04/28/11 — Wayne County youth show off best at annual livestock show

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Wayne County youth show off best at annual livestock show

By Gary Popp
Published in News on April 28, 2011 1:46 PM

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Marisa Linton watches John Tart III as he judges the goats competing in the Senior Goat Show during the 63rd Annual Wayne County Junior Livestock Show at Wayne County Fairgrounds. Marisa's goat, Guillotine, took the grand champion meat goat title.

Keep eye contact with the judge. Stay relaxed. Know your animal.

These fundamentals were drilled into the young exhibitors who showed their goats and calves during the 63rd Wayne County Junior Livestock Show and Sale Wednesday evening.

Nearly 40 area youth participated in the first day of the two-day event that included showmanship and market competitions for meat goats and feeder calves and their junior handlers.

The bleachers of the small arena at the Wayne County Regional Fairgrounds were filled Wednesday evening with family and friends of the children, ages 5 to 18, who showed their animals.

Marisa Linton, 17, received first place showmanship in her age group and claimed the award of Grand Champion Meat Goat with her chocolate-colored goat, Guillotine.

Marisa said the name for her prize goat came to her as she was recently studying the French Revolution at her home school.

A show regular, Marisa has been showing animals for nine years and has even served as a judge in similar competitions.

Marisa said her award-winning performance was due to her "being dedicated and being passionate about what I do," she said. "If you don't have that drive or that want to do better, then you are not."

Marisa said when she started competing at age 8, she had nine goats. Now, she is in charge of 30.

"Normally I raise my own. I raise them for a whole year, so it is a long-term project," she said.

After receiving the blue ribbon for showmanship, Marisa said she was overcome with a feeling of relief.

"It's not my first time (winning showmanship), but it's not a regular thing either. It just depends on the judge. Some judges like certain things. It also depends on how your goat is doing and how you are doing that day. It is all a day-to-day thing," Marisa said.

A less experienced exhibitor, 6-year-old Skylar Craig also placed in showmanship in her age group.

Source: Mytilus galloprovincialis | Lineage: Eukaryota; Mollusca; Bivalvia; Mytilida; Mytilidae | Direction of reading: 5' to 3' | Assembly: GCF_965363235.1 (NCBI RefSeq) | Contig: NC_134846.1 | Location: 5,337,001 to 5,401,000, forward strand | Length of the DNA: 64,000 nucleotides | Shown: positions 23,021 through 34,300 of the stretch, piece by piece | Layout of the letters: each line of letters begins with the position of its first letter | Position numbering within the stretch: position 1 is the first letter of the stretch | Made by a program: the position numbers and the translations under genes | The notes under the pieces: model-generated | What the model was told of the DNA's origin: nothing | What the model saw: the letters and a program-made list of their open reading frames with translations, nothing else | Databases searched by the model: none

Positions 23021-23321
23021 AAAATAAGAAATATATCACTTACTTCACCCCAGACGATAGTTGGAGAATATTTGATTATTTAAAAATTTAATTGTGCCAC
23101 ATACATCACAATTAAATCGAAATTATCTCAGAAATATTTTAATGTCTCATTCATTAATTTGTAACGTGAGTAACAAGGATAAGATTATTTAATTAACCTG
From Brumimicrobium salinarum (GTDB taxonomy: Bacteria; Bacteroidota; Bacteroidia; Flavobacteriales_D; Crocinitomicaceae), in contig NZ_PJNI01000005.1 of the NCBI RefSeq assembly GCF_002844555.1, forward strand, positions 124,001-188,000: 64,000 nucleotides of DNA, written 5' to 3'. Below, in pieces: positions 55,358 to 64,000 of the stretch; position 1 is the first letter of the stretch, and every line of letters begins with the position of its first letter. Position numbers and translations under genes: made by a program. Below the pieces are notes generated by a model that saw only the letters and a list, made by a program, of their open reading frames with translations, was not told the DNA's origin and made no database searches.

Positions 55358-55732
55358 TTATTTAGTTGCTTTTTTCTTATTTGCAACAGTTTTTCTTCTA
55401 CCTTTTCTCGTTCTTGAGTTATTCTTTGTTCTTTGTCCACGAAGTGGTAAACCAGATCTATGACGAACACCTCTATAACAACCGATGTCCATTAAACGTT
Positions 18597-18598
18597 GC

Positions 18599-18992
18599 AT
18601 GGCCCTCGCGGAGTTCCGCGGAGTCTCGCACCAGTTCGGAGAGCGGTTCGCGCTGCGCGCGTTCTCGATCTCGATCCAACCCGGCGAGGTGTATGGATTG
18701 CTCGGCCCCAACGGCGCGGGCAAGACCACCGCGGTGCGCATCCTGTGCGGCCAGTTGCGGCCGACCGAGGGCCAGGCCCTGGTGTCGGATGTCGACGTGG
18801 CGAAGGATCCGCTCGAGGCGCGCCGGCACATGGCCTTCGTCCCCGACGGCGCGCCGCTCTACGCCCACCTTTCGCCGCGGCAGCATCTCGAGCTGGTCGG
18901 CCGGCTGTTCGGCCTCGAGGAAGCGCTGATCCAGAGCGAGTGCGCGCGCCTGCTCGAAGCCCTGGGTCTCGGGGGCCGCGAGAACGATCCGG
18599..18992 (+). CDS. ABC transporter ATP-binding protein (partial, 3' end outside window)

In her show debut, Skylar thinks the judge liked her because she focused on the basics.

"My goat walked good, I smiled and I looked at him," she said.

Skylar said she had fun because she likes goats, and she had a chance to walk around with her goat that she calls Snickers.

Skylar took a no-nonsense approach when naming her goat.

"I just like to eat Snickers," she said.

Sister and brother, Mary Ida Dunn, 12, and David Dunn, 9, attend Grantham School and have a combined seven years of experience showing animals.

Both of the Dunns placed in the top three of the same age group in goat showmanship.

Mary Ida said she had prepared for the show by cutting the hair of her goat that she calls "Jumper," but said she was still a little nervous heading into the competition.

"I was scared because he usually beats me," Mary Ida said while nudging her little brother.

"I was scared, too." said David who showed his goat, Thunder. "I thought I was going to get last, but I was still going to be proud. I just care about having fun and not getting dragged."

Rebecca Grady, a student at Arendell Parrot Academy, won first place in Junior Calf Showmanship.

With a big smile, the 12-year-old confidently maneuvered her calf, who weighed more than 600 pounds, around the arena.

Rebecca's steer, Power Stroke, was also named Reserve Champion Feeder Calf.

"It feels really good," she said. "I think me showing since I was 9 years old helps me."

Knowing what to expect and staying positive are winning characteristics carried out by the more experienced exhibitors.

"I think I did good on setting up the feet when it started backing up. I didn't get frustrated," she said.

Rebecca said her preparation for the show included outwitting the animal. She said she would walk with the calf as it was pulled by a tractor. By going through this process, the animal was trained to think Rebecca was stronger than itself and that she was able to pull him by her own force.

On the day of show Rebecca concentrated on the steer's aesthetics by using a high-powered hair dryer and applying special gel.

"This morning I washed and blow dried it, and fixed it up to make it shine," Rebecca said.

Spring Creek High student Avery Faulkner repeated his 2010 showing by winning Grand Champion Feeder Calf with his nearly 700 pound steer. He also won the top place in showmanship of feeder calves in his age group.

With ten years experience, the high school senior knows well what it takes to prepare a steer for competition.

Avery explained that for an animal to win in the market category, proper feeding can be as important as genetics.

"You don't want to feed it too much, or feed it too little," Avery said.

He added that it is best to find the right balance to make sure the steer is getting the proper nutrition and amount of feed.

Avery said finding the right diet for a particular animal is no guessing game.

"It's kind of a science," he said. "My granddaddy helped me find the right formula."

The show and sale was to continue this morning at 9 a.m. with the market hog show.

Activities will pick up later in the evening with a costume contest at 5:30 p.m., a "city slicker" contest at 6, an awards presentation at 7 and the sale starting at 7:30.